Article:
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I am not a mathematician but want to try and understand the BS model for option pricing. I get the intuitive sense of it but am unable to figure out calculation of volatility (as an input). Some online sources indicate taking a time series of log returns of the underlying asset and calc mean and SD and use that. But if my option has and expiry of $T+1$ and $T+2$ months, I am pretty sure I can't use the same volatility input. So is there a rule of thumb / papers that indicate how many historical data points are needed for options of different maturities (and the same strike price)? kindly let me know. Appreciate it!

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  • $\begingroup$ ok ..just figured that historical volatility is a poor substitute for expected volatility. Calculating future volatility is in the domain of volatility modeling and hence need pointers for it. Kindly point :) $\endgroup$ – Vikram Murthy Nov 13 '16 at 15:18
  • $\begingroup$ If you want the greeks just use implied volatility. Else, you should use historical volatility. EWMA is also an approach to calculate with historical volatility. $\endgroup$ – berkorbay Nov 16 '16 at 21:10
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The best authority I have seen on this stuff is Natenberg: Option Volatility and Pricing. I can't do much better than check my copy. He says: "Note that there are a variety of ways to calculate historical volatility, but most methods depend on choosing two parameters, the historical period over which volatility is to be calculated, and the time interval between successive price changes.

The historical period may be ten days, six months, five years, or any period the trader chooses. Longer periods tend to yield an average or characteristic volatility, while shorter periods may reveal unusual extremes in volatility. To become fully familiar with the volatility characteristics of a contract, a trader may have to examine a wide variety of historical time periods.

Next, the trader must decide what intervals to use between price changes. Should he use daily price changes? weekly changes? monthly changes? Or perhaps he ought to consider some unusual interval, perhaps every other day, or every week and a half. Surprisingly, the interval which is chosen does not seem to greatly affect the result. Although a contract may make large daily moves, yet finish a week unchanged, this is by far the exception. A contract which is volatile from day to day is likely to be volatile from week to week, or month to month."

So what happens in practise is weighting a series of volatilities over different time periods, as volatility exhibits serial correlation. To paraphrase the book:

For example, suppose we have the following historical volatility data on a certain underlying instrument:

  • last 30 days: 24%
  • last 60 days: 20%
  • last 120 days: 18%
  • last 250 days: 18%

Certainly we would like as much volatility data as possible. But if this is the only data available how might we use it to make a forecast? One method might be to take the average volatility over the periods which we have:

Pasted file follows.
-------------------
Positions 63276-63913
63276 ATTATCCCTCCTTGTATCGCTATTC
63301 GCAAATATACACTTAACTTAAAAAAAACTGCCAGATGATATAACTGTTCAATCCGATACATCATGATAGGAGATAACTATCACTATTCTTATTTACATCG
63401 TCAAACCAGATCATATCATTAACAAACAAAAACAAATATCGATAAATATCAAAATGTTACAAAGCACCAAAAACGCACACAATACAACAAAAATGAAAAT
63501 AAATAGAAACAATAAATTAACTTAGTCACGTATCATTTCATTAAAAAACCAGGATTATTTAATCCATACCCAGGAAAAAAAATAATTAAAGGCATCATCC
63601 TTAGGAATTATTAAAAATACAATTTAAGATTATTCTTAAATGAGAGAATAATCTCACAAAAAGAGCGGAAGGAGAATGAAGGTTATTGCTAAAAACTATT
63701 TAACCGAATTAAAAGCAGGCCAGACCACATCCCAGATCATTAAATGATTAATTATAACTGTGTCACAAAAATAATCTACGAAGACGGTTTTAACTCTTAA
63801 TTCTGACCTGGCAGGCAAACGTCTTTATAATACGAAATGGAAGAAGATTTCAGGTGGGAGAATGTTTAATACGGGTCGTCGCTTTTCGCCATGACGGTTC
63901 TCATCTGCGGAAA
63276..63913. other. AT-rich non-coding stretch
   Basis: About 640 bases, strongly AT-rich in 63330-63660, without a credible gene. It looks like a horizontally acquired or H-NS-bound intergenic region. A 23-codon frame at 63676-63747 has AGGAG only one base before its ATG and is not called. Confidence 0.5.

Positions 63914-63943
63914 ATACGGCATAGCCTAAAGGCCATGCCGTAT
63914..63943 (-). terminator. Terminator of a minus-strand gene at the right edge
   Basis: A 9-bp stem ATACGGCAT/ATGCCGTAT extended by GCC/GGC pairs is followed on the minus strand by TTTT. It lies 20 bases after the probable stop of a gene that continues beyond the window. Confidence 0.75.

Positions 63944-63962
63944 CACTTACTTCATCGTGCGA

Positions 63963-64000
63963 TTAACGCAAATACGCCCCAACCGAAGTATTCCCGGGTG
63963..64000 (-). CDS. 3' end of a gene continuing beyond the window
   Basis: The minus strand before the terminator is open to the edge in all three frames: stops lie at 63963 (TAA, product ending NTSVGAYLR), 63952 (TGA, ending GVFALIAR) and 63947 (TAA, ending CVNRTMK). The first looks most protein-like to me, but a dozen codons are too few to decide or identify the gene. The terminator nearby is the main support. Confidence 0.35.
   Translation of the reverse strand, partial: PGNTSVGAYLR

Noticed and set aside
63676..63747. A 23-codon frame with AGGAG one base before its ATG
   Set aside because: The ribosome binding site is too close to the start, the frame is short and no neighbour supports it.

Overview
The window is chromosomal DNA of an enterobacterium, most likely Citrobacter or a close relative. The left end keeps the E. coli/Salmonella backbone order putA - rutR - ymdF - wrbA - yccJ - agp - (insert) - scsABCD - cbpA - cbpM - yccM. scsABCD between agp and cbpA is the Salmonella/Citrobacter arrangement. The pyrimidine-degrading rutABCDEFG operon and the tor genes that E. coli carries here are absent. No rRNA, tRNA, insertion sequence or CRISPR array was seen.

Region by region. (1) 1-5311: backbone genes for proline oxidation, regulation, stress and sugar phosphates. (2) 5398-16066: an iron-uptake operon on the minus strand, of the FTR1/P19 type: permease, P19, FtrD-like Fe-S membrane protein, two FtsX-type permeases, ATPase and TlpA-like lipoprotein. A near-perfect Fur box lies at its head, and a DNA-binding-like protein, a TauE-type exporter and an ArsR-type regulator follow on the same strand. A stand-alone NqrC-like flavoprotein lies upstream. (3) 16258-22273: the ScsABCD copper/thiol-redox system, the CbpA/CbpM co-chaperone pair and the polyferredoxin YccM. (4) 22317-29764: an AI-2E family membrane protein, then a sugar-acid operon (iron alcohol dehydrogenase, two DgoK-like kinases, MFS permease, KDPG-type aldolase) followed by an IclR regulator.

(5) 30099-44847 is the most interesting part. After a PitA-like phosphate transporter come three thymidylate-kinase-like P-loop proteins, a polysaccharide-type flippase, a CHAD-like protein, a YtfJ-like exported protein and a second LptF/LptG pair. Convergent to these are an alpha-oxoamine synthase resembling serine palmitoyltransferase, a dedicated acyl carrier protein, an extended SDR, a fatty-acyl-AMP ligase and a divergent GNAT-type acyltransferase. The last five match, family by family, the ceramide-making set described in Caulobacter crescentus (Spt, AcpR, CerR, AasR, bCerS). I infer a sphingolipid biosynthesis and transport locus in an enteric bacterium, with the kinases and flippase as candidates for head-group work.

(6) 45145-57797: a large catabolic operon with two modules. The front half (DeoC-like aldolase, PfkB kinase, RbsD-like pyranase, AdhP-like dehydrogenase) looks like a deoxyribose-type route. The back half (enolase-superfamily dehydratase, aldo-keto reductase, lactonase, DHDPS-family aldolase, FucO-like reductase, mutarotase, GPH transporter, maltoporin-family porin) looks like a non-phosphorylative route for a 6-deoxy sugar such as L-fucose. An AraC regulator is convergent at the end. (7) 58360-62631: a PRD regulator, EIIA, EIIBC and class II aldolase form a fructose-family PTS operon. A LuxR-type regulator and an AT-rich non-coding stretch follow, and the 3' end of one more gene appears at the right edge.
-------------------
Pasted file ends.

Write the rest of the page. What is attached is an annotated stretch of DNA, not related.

• (24% + 20% + 18% + 18%) / 4 = 20.0%

However, since the 24% over the past 30 days is more current than the other data, perhaps it should play a greater role in a forecast

  • (40% * 24%) + (20% * 20%) + (20% * 18%) + (20% * 18%) = 20.8%

Further, the volatility over the past 60 days ought to be more important than that of the last 120 days, and the last 120 more important than the last 250 and so on. So we can factor that in using a regressive weighting. For example

  • (40% * 24%) + (30% * 20%) + (20% * 18%) + (10% * 18%) = 21.0%

The serial correlation is used such that if the volatility on a contract over the last four weeks was 15% then the volatility over the next four weeks is more likely to be close to 15% rather than far away. Once we realise this we give different weights to different past volatility time periods. This has led theoreticians into the ARCH and GARCH models. The book goes on:

Once we have historical volatility then you take another measure for the implied volatility already priced into the market. You might weight implied volatility anywhere between 25% to 75%. For example, suppose a trader has made a current volatility forecast of 20% based on historical data and the implied volatility is currently 24%. If the trader decides to give the implied volatility 75% of the weight, his final forecast will be:

  • (75% * 24%) + (25% * 20%) = 23%

A PRACTICAL APPROACH

No matter how painstaking a trader's method he is likely to find that his volatility forecasts are often incorrect, and sometimes to a large degree. Given this difficulty, many traders find it easier to take a more general approach. Rather than asking what the correct volatility is, a trader might instead ask, given the current volatility climate, what's the right strategy? Rather than trying to forecast an exact volatility, a trader will try to pick a strategy that best fits the volatility conditions in the marketplace. To do this a trader will want to consider several factors:

  1. What is the long term mean volatility of the underlying contract?
  2. What has been the recent historical volatility in relation to the mean volatility?
  3. What is the trend in recent historical volatility?
  4. Where is implied volatility and what is its trend?
  5. Are we dealing with options of longer or shorter duration?
  6. How stable does the volatility tend to be?
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    $\begingroup$ ok wow ! this is a brilliant and detailed explanation .. thanks a ton .. sadly i don't have enough points to upvote but i ll accept this as the best answer ..appreciate it ! $\endgroup$ – Vikram Murthy Nov 17 '16 at 6:10

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